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Coach Guns of the Wild West

Coach guns originated in England in the early 17th century. They were popular as deterrents against stagecoach robbers. They are also called riding shotguns. Coach guns have a wider shot pattern. In addition, they are easier to handle than lever-action rifles. Let’s look at some of these guns. Listed below are a few examples.

Side-by-side break-open shotguns are the most common coach guns used during the Wild West era. This style of shotgun has two barrels, one on each side. Both barrels can hold a single shell. They are operated by a hinge located in front of the trigger. The break-open mechanism tilts the barrels downward. Coaches often carried shotguns in the back of their vehicles to protect the passengers.

Coach guns were also commonly used by the American Indians during this time period. The popular S&W Model 3 was issued to the U.S. Cavalry. Famous characters such as William F. Cody, Texas Jack Omohundro, El Paso City Marshal Dallas Stoudenmire, and John Wesley Hardin all carried this gun. In addition, a favored gun of the Wild West era was the Colt Single Action Army.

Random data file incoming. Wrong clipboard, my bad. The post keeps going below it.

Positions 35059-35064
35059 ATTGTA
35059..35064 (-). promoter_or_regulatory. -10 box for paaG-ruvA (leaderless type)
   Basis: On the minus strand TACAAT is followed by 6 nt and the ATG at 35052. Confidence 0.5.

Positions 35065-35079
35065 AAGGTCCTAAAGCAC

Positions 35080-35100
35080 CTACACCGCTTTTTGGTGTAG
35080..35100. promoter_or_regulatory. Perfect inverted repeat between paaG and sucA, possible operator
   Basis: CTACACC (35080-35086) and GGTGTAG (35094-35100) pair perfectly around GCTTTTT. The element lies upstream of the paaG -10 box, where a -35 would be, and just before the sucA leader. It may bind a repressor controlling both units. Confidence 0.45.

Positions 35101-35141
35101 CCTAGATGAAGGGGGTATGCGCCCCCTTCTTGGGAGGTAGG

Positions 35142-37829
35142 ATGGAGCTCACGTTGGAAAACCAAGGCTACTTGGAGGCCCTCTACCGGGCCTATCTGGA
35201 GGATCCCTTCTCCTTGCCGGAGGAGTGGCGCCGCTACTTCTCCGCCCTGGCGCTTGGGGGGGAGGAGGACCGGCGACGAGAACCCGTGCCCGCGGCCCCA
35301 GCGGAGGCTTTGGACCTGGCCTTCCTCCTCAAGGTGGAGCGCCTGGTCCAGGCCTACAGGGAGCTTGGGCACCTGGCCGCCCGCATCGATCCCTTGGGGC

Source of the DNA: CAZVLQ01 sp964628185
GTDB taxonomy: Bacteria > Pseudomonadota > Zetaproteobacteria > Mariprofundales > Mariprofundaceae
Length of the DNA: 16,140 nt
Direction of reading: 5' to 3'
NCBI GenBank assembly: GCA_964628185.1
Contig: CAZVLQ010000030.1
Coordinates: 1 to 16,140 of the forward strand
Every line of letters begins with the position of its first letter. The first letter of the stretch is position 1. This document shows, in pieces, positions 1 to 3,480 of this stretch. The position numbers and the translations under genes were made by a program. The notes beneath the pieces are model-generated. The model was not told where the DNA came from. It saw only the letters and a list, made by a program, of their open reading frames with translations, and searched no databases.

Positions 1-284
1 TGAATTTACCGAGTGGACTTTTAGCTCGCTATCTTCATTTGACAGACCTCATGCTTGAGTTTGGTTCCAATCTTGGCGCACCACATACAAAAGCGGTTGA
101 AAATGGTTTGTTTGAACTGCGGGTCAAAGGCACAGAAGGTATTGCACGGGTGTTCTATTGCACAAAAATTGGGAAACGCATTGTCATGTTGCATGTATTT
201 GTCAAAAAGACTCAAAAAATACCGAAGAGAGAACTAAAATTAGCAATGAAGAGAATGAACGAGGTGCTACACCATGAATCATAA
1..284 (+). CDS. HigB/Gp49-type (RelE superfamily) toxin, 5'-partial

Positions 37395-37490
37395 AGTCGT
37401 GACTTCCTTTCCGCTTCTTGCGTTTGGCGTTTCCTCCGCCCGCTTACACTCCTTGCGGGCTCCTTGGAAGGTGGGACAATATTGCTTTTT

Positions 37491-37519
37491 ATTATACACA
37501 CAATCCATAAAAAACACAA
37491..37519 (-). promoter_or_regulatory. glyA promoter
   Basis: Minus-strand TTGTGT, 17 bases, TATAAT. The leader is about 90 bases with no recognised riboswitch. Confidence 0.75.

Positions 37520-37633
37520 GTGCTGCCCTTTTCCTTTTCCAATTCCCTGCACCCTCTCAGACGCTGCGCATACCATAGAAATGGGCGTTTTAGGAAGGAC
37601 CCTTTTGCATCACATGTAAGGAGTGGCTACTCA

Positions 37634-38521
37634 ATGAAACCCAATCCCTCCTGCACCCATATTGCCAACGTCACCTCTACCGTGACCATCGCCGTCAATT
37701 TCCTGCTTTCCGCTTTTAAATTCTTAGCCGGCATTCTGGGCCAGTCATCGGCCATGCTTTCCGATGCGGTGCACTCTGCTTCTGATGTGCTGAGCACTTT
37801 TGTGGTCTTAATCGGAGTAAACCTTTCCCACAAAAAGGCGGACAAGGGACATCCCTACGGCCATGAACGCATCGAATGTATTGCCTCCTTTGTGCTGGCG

Among the most popular coaches guns of the Old West was the double-barreled shotgun, which was an invaluable tool in many ways. A double-barreled shotgun was a real workhorse in the Wild West, serving as a protection against robbers, outlaws, and other renegade characters. A few other coach guns used during this time were the Peacemakers and the faux Model 73.

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